Do you have a gallery residency program? I have met an artist who once worked in your space…
I try to help my artists best as possible with work and living spaces in case they come to Berlin. Sometimes it has many aspects of a residency. It isn’t on a regular basis but improvised each time.
Installation view: Peter Rollny “Afloat on a Flood of Being − New Paintings” 2013 Greusslich Contemporary, Berlin
Can you tell us something about Rollin Beamish because I remember his show as very realistic and important?
Of course his technique of realistic drawing completely created by free hand is, at first impression, an irritating moment. You think of what he is investing such an amount of concentration and power of will and technique. You realize that most inners aspects of life are his topic expressed through these translations of internet photos into enlarged hyper realistic drawings. They have surrealistic aspects in terms of the used size and space. He remembers the viewer for topics of human rights, justice, love and ethics through portrayals of his researched and selected figures of the public and half public life.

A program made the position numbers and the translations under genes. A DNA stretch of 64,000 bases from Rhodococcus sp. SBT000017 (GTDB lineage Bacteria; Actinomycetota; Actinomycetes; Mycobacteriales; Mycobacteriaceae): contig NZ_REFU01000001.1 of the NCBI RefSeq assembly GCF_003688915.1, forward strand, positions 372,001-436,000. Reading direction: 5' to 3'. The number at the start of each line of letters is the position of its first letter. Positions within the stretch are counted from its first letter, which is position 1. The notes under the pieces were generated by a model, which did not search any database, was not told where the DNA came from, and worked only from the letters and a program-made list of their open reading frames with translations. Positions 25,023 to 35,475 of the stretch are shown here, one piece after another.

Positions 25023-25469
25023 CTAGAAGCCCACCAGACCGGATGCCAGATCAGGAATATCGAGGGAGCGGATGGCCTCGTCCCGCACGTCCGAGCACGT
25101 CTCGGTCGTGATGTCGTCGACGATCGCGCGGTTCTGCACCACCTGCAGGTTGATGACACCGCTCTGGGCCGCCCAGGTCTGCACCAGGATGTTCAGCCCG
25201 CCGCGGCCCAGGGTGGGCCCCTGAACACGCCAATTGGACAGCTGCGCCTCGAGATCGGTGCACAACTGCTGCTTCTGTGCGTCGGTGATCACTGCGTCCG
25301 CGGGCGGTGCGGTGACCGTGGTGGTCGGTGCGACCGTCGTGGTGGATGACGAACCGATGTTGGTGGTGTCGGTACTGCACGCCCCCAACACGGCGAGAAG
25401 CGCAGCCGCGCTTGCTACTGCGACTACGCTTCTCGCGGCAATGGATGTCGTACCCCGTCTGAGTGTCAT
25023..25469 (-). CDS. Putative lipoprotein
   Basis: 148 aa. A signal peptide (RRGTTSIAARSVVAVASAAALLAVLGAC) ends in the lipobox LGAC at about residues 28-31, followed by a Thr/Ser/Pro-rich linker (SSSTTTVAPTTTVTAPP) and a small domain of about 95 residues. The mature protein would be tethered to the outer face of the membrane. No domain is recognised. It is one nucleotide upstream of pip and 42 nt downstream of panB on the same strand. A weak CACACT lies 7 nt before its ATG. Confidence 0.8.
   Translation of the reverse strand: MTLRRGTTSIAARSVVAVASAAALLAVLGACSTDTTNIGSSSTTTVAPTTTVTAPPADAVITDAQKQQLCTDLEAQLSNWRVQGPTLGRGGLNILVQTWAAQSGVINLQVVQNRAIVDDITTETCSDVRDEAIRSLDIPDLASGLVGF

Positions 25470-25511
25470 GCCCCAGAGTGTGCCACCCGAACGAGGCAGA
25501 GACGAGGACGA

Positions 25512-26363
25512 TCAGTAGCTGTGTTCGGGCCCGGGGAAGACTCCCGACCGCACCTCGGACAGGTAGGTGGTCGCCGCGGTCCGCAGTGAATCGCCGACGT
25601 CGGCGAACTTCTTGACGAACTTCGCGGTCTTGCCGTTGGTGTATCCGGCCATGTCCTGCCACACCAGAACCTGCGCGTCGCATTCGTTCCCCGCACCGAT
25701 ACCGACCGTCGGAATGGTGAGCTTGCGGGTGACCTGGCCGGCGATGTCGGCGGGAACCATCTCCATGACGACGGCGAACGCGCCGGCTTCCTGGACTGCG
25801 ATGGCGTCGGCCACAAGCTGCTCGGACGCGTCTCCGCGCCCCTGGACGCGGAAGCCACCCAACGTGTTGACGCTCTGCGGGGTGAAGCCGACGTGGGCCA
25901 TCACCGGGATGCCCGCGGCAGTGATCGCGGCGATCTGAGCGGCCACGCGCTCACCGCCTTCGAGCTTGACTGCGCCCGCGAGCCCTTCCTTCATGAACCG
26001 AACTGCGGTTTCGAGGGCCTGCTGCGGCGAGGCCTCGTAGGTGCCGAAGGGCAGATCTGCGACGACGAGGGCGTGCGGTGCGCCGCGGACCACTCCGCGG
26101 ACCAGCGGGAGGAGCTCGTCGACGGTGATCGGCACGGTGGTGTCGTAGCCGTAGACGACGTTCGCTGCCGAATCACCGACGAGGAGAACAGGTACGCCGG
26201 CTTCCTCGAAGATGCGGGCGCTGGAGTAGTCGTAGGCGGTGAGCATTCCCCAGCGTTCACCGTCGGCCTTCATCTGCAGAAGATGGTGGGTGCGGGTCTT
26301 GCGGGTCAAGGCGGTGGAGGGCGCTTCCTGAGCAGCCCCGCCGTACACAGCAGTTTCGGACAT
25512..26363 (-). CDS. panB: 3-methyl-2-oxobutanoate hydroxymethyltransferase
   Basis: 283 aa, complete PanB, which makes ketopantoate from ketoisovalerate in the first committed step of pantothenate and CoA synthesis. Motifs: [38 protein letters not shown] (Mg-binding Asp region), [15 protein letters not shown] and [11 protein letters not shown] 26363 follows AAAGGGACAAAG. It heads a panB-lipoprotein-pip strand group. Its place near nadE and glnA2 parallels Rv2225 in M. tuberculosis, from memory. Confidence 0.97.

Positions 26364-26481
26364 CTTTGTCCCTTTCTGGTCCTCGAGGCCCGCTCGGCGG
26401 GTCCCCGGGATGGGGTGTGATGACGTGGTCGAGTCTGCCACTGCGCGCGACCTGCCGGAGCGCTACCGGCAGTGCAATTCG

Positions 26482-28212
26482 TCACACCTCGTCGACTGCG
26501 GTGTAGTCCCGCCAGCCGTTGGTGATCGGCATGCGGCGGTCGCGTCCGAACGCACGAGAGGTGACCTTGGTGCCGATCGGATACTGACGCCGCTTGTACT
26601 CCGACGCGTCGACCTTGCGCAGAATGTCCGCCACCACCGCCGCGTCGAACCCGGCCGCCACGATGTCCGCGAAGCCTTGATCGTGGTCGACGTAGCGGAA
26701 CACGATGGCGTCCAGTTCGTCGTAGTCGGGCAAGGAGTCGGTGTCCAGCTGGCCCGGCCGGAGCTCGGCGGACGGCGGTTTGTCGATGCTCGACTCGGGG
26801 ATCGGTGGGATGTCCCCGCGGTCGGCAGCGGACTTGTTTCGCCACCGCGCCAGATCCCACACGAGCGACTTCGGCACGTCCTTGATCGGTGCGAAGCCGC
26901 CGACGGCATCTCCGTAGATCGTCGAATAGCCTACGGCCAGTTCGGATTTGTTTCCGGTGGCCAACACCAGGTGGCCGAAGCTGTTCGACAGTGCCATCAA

Also he chooses for his drawings carefully special film characters or corpses of unknown people who died by human hand. He is a whistle blower of special kind and is not making pleasant art. He enriches his installation compositions with wall drawings, graphite pieces like tombstones and drawings of engraved wall pieces with sentences and mind snippets generating poesy, black humor, desperation and quotes.
He investigates the representation and production of meaning in the media nowadays and encourages everybody to be careful in believing the truth produced by media. He will have an important solo show called “Ghosts” in the Kunstverein Mönchengladbach in 2014.